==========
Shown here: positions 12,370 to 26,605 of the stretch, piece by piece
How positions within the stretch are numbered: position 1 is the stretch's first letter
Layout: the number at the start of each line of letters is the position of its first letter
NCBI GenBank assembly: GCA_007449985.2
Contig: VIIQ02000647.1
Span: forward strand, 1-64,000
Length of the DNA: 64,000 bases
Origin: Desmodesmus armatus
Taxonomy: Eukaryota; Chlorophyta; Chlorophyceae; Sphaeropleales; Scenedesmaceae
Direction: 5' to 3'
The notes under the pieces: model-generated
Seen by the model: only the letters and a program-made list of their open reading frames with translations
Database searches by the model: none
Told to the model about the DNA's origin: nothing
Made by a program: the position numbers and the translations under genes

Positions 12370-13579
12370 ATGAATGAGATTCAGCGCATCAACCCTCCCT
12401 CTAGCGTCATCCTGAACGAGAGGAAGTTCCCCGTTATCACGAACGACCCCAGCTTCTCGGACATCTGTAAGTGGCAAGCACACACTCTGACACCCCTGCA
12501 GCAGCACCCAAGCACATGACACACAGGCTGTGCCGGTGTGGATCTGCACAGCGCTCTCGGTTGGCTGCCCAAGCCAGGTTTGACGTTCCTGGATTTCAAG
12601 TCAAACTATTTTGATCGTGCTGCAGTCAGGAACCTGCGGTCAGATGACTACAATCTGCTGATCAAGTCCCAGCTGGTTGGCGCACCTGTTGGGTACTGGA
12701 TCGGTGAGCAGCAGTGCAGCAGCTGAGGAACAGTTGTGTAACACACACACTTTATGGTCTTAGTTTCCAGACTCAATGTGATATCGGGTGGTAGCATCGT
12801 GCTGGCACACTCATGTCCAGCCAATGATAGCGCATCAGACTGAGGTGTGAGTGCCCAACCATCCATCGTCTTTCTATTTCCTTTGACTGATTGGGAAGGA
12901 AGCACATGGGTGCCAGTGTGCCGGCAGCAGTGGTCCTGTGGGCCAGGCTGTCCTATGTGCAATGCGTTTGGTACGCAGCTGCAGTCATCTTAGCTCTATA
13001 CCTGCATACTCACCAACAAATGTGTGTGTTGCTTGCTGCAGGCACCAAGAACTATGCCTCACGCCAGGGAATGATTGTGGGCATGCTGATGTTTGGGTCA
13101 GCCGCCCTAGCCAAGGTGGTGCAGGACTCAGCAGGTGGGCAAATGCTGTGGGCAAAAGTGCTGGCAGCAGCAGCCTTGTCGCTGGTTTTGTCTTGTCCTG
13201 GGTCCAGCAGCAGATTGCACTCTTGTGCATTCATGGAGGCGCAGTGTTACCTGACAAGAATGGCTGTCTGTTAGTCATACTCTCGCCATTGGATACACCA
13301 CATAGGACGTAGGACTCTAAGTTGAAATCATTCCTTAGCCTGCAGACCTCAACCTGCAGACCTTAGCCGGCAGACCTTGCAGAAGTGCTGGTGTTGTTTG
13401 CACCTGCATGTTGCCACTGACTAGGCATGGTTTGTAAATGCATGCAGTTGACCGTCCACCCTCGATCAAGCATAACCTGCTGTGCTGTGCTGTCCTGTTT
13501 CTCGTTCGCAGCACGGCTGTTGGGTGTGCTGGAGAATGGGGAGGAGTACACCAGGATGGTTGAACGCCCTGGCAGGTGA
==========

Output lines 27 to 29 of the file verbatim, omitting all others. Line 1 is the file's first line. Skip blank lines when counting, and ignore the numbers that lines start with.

13301 CATAGGACGTAGGACTCTAAGTTGAAATCATTCCTTAGCCTGCAGACCTCAACCTGCAGACCTTAGCCGGCAGACCTTGCAGAAGTGCTGGTGTTGTTTG
13401 CACCTGCATGTTGCCACTGACTAGGCATGGTTTGTAAATGCATGCAGTTGACCGTCCACCCTCGATCAAGCATAACCTGCTGTGCTGTGCTGTCCTGTTT
13501 CTCGTTCGCAGCACGGCTGTTGGGTGTGCTGGAGAATGGGGAGGAGTACACCAGGATGGTTGAACGCCCTGGCAGGTGA